TaxAdministrationAvoidance tipped to lead the Budget

Avoidance tipped to lead the Budget

Clamping down on tax avoidance is likely to feature prominently in Gordon Brown's Budget.

Experts have warned taxpayers to expect a slew of new VAT anti-avoidance measures in next week’s pre-election Budget speech. Avoidance schemes, designed to get around paying the right amount of VAT, are targeted by the government because they take longer to react to as traders have longer to disclose their schemes.

According to John Whiting, tax partner at PricewaterhouseCoopers, disclosures only started arriving at the Avoidance Intelligence Unit from January this year, meaning that the Budget will most likely be used to announce new legislation.

‘You feel that there’s going to be a few VAT avoidance measures announced in this Budget,’ said Whiting.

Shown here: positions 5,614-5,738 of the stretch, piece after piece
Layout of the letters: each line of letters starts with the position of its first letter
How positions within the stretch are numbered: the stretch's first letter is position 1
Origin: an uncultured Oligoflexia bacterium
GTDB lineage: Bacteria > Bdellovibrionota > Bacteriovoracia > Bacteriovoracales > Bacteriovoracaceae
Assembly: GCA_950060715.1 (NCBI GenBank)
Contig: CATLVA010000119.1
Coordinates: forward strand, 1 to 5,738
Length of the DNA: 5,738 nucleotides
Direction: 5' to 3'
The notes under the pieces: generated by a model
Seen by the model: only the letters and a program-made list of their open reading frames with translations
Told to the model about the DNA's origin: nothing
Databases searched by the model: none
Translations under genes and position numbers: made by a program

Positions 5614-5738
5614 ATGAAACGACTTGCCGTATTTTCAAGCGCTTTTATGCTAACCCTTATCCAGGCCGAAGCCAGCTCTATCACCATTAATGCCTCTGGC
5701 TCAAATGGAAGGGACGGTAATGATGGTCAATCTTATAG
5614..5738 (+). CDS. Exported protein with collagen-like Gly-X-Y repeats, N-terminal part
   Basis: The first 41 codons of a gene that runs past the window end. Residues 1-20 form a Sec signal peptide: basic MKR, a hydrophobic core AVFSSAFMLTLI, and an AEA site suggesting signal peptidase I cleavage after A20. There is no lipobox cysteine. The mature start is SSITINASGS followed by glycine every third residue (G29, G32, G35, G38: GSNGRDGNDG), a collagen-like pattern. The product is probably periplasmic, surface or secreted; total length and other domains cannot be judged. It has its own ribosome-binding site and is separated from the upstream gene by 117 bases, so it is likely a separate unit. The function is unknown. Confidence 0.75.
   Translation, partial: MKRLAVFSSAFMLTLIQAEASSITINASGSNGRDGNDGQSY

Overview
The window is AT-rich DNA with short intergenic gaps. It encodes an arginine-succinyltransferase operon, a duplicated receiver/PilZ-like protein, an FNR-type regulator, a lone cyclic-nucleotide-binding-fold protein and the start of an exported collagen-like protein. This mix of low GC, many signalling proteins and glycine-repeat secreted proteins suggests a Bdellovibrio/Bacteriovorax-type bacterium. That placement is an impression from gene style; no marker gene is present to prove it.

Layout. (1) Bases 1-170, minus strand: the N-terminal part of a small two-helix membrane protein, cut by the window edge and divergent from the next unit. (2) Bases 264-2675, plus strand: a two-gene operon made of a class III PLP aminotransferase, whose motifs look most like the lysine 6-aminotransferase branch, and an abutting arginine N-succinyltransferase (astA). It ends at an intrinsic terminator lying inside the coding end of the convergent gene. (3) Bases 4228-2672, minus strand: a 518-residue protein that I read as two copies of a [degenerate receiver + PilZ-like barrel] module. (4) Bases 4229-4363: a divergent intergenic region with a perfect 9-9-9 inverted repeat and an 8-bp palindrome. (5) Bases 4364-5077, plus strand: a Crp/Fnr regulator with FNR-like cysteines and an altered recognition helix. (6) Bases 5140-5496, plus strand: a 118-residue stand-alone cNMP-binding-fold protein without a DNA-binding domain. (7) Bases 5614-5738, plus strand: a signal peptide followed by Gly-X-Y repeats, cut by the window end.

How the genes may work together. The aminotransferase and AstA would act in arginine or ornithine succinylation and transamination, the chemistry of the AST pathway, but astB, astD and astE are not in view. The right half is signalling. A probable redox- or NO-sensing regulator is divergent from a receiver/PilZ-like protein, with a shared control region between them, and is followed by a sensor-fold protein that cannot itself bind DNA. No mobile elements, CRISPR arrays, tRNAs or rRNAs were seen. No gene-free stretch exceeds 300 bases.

This is sure to be a relevant area for Chris Tailby, newly-appointed head of the anti-avoidance group at HM Revenue & Customs, who used to be a PwC VAT expert.

‘You can imagine that [Tailby] will have an interest,’ said Whiting.

Other than the odd minor give-away, the Budget is likely to offer little else of interest, being so close to a general election. Despite this, Aidan O’Carroll, head of tax at Ernst & Young, has urged the government to remember business.

Top of his wish list is for Brown to ‘end the uncertainty associated with the numerous ongoing consultations’, which include the tax charge on researchers’ shares when intellectual property is transferred to university spin-off companies.

Other perennial topics for Budget speculation include inheritance tax and stamp duty. While it is unlikely that either regime will be up for substantial review, an increase in the nil rate band of inheritance tax, could well be one of Brown’s give-aways.

It would also be relatively cheap for the Treasury to increase the stamp duty land tax threshold from £60,000 to £100,000.

The government has been under increasing pressure to revisit the resident and domicile rules, to ensure that rich foreigners pay the same rate of tax as everyone else.

Tax adviser Chiltern has already dubbed this an ‘electioneering Budget’. Brown’s speech is likely to concentrate on the general economy and his favourite subject, tax credits.

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